By Tech. Sgt. Adam M. Stump, USAF
Special to American Forces Press Service
March 30, 2007 – While NATO's International Security Assistance Force in Afghanistan is a success, more help is needed from the international community, the vice chairman of the Joint Chiefs of Staff said during a speech here yesterday. Navy Adm. Edmund P. Giambastiani spoke to about 60 members of the Slovak Foreign Policy Association, Euro-Atlantic Center, and Center for European and North Atlantic Affairs about NATO efforts in Afghanistan.
Giambastiani said NATO has a Combined Joint Statement of Requirements, or CJSOR, to fill military missions.
"The inability of NATO to fill all of these CJSOR requirements is disconcerting," Giambastiani said. "To a former NATO officer, it's hard. Given the size of the combined militaries of NATO and the universal political commitment that has been shown, several key capabilities are needed."
One top priority in his view: helicopters.
"In a country that's as vast as Afghanistan with mountainous regions and valleys, you need helicopters to move around. Thousands of helicopters exist within NATO. We are still having trouble finding 20 helicopters to replace the U.S. bridging force that we put in Afghanistan."
He said this also highlights the importance of a strategic lift capability within NATO to get troops and helicopters into a theater of operations.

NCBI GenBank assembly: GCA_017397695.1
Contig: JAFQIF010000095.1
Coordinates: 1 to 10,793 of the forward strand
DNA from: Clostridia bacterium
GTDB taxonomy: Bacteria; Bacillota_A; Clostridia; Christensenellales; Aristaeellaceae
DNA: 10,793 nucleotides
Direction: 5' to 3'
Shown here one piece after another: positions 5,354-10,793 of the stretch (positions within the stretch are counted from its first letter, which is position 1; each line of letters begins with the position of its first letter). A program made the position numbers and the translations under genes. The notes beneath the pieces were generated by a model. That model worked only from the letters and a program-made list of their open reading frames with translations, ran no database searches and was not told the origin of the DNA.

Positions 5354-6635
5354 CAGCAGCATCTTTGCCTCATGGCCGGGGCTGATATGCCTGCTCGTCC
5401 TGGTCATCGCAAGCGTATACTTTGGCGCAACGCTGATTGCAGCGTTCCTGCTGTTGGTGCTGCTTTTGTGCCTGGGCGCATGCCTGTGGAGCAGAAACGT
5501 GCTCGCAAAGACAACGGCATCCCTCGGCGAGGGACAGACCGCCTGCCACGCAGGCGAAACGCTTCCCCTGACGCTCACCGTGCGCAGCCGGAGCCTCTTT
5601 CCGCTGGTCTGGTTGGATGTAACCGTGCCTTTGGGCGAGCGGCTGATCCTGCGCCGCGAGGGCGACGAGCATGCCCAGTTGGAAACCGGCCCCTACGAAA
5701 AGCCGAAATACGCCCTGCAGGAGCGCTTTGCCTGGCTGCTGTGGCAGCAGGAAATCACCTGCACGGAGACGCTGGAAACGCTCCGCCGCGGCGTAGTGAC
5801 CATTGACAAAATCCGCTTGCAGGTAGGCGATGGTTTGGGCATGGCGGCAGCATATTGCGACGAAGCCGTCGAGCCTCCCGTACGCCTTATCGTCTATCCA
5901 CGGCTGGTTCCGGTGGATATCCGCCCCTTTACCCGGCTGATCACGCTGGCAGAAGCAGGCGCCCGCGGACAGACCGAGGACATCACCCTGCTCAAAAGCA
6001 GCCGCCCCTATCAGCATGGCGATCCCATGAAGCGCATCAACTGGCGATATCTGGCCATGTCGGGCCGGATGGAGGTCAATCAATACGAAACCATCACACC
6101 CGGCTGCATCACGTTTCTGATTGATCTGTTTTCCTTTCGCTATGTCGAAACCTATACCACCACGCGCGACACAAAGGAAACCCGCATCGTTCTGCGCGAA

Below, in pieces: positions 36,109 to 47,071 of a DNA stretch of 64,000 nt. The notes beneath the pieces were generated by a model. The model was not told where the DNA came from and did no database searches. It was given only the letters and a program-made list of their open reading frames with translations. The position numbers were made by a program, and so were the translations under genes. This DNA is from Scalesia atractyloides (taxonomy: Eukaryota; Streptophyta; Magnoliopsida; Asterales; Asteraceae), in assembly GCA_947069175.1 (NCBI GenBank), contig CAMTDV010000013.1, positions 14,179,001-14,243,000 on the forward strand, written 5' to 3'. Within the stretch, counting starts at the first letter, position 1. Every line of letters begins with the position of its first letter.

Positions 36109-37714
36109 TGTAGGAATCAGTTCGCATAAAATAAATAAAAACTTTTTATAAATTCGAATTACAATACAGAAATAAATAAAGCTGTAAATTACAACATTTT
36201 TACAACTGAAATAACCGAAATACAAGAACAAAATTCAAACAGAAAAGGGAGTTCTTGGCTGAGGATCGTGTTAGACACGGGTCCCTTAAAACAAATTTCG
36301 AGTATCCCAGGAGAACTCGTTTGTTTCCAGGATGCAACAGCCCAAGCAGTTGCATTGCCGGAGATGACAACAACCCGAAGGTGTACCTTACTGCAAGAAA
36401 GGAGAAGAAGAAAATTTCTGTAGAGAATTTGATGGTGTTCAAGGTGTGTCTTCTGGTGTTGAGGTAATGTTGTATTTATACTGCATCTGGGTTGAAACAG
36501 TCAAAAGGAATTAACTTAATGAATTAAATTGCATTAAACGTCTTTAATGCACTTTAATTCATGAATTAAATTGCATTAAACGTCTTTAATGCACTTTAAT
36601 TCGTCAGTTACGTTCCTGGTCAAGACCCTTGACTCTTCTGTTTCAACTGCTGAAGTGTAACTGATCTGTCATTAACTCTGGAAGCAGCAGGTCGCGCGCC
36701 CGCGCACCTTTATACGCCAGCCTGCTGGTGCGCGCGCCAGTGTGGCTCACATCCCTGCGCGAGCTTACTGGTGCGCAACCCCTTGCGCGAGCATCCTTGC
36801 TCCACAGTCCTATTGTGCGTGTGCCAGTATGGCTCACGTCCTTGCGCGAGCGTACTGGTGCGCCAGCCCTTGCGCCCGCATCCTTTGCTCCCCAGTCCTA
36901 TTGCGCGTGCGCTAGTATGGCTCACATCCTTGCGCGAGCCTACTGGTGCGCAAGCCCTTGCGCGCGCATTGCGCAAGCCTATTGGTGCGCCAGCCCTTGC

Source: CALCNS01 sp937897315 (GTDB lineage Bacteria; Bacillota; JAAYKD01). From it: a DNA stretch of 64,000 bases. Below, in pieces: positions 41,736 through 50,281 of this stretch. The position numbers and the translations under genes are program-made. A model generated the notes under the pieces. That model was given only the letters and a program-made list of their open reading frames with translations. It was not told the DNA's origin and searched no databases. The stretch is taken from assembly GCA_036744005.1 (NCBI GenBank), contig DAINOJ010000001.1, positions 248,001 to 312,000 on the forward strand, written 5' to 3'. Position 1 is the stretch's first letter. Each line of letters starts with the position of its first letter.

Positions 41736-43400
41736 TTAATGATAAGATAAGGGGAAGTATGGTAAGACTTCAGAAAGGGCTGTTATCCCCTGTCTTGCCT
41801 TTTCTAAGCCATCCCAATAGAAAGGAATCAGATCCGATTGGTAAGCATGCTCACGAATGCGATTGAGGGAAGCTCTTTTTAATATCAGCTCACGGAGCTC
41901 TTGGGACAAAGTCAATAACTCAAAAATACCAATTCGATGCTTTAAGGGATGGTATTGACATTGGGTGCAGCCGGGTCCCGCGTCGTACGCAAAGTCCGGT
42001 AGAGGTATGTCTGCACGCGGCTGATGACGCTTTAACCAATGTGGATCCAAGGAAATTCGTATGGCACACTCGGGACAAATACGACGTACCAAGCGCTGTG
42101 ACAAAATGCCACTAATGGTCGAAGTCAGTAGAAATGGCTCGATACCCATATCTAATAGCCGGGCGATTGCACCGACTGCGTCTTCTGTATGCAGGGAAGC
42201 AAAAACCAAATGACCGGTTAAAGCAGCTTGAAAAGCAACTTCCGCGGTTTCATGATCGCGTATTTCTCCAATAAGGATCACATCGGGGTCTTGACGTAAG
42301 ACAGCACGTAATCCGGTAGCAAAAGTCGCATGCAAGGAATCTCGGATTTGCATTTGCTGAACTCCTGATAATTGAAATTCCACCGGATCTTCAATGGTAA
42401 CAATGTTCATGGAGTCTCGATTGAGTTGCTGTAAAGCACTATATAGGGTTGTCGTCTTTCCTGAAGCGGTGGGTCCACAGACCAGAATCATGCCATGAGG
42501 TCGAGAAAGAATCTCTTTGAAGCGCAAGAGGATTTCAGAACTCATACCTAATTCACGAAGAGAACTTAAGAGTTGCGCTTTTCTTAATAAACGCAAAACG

Giambastiani also said Afghanistan needs more help from other nations.
"The dollars and the euros actually spent there are much less than the promises or commitment made in many cases. They have not met the Afghan people's expectations based on what they've been told. There's a good effort to date. For example, 1 million in euros in reconstruction aid has been promised. Not all of it has been obligated."
Another area Afghanistan needs assistance with is police forces.
"More police mentors are needed in Afghanistan," the admiral said. The European Union is sending 160 mentors. Seventy will go to the Afghan capital of Kabul, while the other 90 will go to other parts of the country, he said, noting that as a positive sign.
Overall, the admiral said, the mission in Afghanistan is critical to the NATO alliance.
"In my view, so goes Afghanistan, so goes NATO. This is a big challenge, both for our defense establishments and our cultures."
The admiral said intelligence sharing among Afghanistan, its neighbors and other NATO countries is critical, and overcoming challenges faced in Afghanistan is imperative for the alliance.
"Conducting high-intensity operations, counterinsurgency operations and civil-military cooperation operations will either serve to transform NATO and its military capabilities, or drive it to division and failure," he said. I am optimistic about NATO. I am optimistic about this alliance and its ability to transform."
(Air Force Tech. Sgt. Adam M. Stump is assigned to the Joint Staff public affairs office.)
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